Jan 10, 2017 (LBO) – Sri Lanka’s potential improvements in sovereign credit profiles will depend on the country’s level of compliance with IMF conditions, as implementation risks are often high, Fitch Ratings says.
Support from the IMF has helped to mitigate external liquidity risks and reduced the medium-term default risks in several frontier markets that entered into new programmes in 2016, the Ratings agency said in a statement.
The new programmes of the IMF in frontier markets such as Sri Lanka have helped such economies mitigate external liquidity risks and reduce medium-term default risks.
Fitch said that a lack of currency flexibility had been a factor in pushing Sri Lanka, Egypt and Suriname into the IMF agreements, since they had spent foreign exchange reserves at unsustainable levels trying to defend their currencies during a period where the dollar gained strength.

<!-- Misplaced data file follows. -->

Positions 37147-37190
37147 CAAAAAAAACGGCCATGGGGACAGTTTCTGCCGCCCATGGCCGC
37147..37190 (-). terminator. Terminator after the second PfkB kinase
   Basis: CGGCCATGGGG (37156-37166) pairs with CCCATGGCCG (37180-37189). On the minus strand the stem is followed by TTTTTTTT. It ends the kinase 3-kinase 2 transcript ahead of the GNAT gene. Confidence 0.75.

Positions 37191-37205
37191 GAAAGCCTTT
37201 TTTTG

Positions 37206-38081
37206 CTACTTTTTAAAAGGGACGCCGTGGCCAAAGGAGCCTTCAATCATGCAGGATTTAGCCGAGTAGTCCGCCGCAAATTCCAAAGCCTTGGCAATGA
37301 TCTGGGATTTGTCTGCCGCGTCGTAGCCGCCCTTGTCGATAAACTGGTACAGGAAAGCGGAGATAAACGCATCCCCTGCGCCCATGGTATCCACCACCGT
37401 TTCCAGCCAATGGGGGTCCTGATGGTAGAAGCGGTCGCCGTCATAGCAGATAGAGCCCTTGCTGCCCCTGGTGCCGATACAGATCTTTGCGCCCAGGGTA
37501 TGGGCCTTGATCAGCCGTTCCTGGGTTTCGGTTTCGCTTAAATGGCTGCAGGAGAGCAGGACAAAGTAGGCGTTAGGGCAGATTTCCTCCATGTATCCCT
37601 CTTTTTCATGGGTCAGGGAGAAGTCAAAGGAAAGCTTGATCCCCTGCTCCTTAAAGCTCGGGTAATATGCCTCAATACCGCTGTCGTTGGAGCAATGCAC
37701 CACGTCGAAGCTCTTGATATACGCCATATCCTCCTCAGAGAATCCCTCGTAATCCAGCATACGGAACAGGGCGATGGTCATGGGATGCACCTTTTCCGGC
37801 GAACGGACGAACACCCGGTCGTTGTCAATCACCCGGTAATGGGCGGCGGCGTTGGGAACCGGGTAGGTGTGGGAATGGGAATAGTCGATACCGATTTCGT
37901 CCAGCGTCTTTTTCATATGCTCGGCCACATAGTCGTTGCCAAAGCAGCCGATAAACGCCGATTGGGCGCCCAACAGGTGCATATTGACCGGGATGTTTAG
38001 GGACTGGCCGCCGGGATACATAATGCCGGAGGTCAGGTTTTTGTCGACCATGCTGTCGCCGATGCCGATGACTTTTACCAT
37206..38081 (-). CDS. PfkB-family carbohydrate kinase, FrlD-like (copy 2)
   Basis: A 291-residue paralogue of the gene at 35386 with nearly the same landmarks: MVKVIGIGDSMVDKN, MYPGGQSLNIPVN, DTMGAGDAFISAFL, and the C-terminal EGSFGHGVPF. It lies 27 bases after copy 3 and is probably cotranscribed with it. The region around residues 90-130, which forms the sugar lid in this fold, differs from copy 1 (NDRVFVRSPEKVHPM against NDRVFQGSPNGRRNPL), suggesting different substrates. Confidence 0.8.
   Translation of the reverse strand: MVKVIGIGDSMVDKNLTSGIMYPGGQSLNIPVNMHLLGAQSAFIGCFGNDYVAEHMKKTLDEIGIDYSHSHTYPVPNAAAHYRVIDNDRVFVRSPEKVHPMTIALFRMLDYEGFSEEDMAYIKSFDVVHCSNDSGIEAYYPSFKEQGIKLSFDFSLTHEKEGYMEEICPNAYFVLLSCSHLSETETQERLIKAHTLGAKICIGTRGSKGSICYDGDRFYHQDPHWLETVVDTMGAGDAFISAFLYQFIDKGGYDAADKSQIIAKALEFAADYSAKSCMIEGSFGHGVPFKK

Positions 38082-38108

“However, they have allowed more flexibility since beginning discussions with the IMF, which has helped reduce pressure on their external balance sheets.”
IMF loans should alleviate external liquidity pressures and reduce the risk of sovereign default, particularly where IMF assistance has been supported by other multilateral assistance or has improved access to global bond markets.
However, all of these countries still have either large current-account or fiscal deficits, or both, the statement added.
“Reducing these vulnerabilities will be key to stabilising or improving their ratings.”